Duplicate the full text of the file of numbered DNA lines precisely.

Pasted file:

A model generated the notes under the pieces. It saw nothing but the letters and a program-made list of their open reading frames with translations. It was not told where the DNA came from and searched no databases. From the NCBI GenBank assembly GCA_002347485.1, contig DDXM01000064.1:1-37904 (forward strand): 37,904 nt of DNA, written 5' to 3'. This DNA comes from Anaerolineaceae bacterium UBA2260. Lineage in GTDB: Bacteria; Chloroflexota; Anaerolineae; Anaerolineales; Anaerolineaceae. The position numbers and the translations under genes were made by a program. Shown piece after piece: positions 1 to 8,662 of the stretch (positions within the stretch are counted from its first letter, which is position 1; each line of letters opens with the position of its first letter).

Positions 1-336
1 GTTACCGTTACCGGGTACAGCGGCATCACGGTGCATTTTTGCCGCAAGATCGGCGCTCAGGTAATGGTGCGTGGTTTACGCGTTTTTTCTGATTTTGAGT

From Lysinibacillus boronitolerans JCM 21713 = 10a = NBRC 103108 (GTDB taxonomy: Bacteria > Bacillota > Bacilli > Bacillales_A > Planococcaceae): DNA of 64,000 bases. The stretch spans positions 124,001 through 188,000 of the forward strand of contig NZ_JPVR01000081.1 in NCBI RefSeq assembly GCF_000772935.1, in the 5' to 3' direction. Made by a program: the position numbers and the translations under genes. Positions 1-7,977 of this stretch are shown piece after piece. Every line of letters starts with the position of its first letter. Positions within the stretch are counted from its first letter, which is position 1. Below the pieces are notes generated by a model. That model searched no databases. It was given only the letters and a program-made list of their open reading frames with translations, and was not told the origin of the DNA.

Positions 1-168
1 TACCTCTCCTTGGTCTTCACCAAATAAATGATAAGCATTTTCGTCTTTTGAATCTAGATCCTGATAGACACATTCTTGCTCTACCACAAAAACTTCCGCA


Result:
A model generated the notes under the pieces. It saw nothing but the letters and a program-made list of their open reading frames with translations. It was not told where the DNA came from and searched no databases. From the NCBI GenBank assembly GCA_002347485.1, contig DDXM01000064.1:1-37904 (forward strand): 37,904 nt of DNA, written 5' to 3'. This DNA comes from Anaerolineaceae bacterium UBA2260. Lineage in GTDB: Bacteria; Chloroflexota; Anaerolineae; Anaerolineales; Anaerolineaceae. The position numbers and the translations under genes were made by a program. Shown piece after piece: positions 1 to 8,662 of the stretch (positions within the stretch are counted from its first letter, which is position 1; each line of letters opens with the position of its first letter).

Positions 1-336
1 GTTACCGTTACCGGGTACAGCGGCATCACGGTGCATTTTTGCCGCAAGATCGGCGCTCAGGTAATGGTGCGTGGTTTACGCGTTTTTTCTGATTTTGAGT

From Lysinibacillus boronitolerans JCM 21713 = 10a = NBRC 103108 (GTDB taxonomy: Bacteria > Bacillota > Bacilli > Bacillales_A > Planococcaceae): DNA of 64,000 bases. The stretch spans positions 124,001 through 188,000 of the forward strand of contig NZ_JPVR01000081.1 in NCBI RefSeq assembly GCF_000772935.1, in the 5' to 3' direction. Made by a program: the position numbers and the translations under genes. Positions 1-7,977 of this stretch are shown piece after piece. Every line of letters starts with the position of its first letter. Positions within the stretch are counted from its first letter, which is position 1. Below the pieces are notes generated by a model. That model searched no databases. It was given only the letters and a program-made list of their open reading frames with translations, and was not told the origin of the DNA.

Positions 1-168
1 TACCTCTCCTTGGTCTTCACCAAATAAATGATAAGCATTTTCGTCTTTTGAATCTAGATCCTGATAGACACATTCTTGCTCTACCACAAAAACTTCCGCA